Strong Feelings

Reviving Girlhood with Mary Pipher & Sara Pipher Gilliam

Episode Summary

When Mary Pipher first published Reviving Ophelia in 1994, she changed the way America thinks about teenage girls and their needs. Now she’s back with a new 25th anniversary edition of her landmark book—this time, published with her own daughter, Sara Pipher Gilliam.

Episode Notes

When Mary Pipher first published Reviving Ophelia in 1994, she changed the way America thinks about teenage girls and their needs. Now she’s back with a new 25th anniversary edition of her landmark book—this time, published with her own daughter, Sara Pipher Gilliam.

From student debt to school shootings to climate change to digital culture, a lot has changed for teen girls in the past 25 years. But many things remain the same: body image issues, anxiety, sexual harassment and abuse. We sat down with Pipher (who you may remember from the spring, when she came on to discuss [women, friendship, and aging](link to ep)) and Gilliam to talk about what teen girls experience today, what it was like to write a book together, and why it matters so much for all of us that we change our “girl-poisoning culture.”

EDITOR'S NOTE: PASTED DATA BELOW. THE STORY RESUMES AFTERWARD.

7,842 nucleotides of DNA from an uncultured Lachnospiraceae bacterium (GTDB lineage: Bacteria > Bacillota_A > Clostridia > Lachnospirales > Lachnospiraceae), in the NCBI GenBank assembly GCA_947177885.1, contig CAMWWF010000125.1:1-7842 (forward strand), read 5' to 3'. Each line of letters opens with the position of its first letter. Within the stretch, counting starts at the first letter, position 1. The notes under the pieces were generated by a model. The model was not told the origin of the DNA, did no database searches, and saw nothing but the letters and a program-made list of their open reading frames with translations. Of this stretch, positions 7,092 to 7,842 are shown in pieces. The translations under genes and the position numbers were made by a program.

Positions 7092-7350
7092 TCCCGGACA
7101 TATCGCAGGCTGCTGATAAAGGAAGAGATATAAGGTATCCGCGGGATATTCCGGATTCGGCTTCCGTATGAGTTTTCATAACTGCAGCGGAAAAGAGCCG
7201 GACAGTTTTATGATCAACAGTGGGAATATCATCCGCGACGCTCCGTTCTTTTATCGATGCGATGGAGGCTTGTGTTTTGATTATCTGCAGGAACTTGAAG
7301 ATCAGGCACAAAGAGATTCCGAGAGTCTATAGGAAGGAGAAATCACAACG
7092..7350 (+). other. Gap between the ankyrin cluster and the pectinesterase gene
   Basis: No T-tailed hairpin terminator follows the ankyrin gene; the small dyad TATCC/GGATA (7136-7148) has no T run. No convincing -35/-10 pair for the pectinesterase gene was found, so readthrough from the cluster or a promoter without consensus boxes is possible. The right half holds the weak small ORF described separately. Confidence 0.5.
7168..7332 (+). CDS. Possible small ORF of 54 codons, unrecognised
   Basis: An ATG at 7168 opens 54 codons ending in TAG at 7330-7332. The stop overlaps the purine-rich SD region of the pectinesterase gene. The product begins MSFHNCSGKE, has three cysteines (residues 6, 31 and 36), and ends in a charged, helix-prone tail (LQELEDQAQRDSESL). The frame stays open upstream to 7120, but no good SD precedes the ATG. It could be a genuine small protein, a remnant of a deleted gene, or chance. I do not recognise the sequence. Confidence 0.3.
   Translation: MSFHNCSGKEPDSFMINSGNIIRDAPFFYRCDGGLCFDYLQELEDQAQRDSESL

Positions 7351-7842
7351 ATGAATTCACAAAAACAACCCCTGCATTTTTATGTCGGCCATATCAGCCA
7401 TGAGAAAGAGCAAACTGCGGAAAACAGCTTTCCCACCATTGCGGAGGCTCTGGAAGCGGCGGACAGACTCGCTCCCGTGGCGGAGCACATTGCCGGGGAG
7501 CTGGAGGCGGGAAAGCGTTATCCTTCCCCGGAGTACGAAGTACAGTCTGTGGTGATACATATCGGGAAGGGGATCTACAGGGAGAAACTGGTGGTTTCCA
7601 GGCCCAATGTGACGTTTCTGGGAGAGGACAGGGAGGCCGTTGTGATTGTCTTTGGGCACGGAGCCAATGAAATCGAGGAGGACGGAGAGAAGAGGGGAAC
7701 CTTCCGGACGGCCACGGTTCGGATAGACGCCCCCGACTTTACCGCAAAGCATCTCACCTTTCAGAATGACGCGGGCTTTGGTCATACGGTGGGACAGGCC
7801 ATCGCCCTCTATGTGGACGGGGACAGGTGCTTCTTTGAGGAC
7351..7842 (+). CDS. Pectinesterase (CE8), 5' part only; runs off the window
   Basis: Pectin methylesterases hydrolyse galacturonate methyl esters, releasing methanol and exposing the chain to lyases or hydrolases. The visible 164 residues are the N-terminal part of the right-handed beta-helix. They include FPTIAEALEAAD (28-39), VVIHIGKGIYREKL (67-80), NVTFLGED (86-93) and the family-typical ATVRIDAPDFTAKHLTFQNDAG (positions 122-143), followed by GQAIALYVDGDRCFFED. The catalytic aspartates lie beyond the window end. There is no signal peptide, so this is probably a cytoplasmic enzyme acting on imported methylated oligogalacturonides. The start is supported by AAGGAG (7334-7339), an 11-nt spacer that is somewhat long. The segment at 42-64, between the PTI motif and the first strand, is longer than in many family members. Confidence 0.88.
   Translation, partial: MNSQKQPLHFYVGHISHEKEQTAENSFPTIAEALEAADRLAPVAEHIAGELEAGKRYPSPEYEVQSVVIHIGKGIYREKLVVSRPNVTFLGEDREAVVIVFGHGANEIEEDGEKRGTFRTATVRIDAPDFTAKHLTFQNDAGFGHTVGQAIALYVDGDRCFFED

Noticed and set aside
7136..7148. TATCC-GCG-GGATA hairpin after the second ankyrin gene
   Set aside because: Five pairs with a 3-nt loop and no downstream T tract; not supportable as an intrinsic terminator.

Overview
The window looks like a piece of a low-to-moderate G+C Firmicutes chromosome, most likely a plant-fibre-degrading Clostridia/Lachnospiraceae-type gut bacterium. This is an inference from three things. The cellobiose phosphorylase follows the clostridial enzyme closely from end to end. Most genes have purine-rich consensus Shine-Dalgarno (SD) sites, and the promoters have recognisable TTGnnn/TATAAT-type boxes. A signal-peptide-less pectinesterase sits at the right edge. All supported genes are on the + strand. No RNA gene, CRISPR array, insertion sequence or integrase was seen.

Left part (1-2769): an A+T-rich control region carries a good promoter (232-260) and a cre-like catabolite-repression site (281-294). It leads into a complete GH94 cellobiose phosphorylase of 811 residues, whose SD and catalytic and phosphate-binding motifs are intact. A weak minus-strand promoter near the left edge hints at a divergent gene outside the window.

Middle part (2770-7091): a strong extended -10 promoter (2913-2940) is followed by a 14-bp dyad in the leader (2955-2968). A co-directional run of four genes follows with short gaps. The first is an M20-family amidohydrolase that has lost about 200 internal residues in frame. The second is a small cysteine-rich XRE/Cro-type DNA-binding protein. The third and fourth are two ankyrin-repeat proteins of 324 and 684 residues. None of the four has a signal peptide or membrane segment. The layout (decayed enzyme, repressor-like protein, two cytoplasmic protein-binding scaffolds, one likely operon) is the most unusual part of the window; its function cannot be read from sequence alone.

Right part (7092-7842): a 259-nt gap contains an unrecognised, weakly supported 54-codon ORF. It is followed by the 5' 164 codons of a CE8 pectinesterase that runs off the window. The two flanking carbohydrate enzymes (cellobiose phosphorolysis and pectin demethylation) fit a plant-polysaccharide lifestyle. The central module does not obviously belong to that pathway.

There’s a strange way in which girls today are never together and never alone. And so the primary building blocks of self—which is to be interacting face-to-face with other people and to be alone reflecting and developing one’s own inner strength—those aren’t occurring right now.
Mary Pipher, co-author of Reviving Ophelia: Saving the Selves of Adolescent Girls, 25th Anniversary Edition

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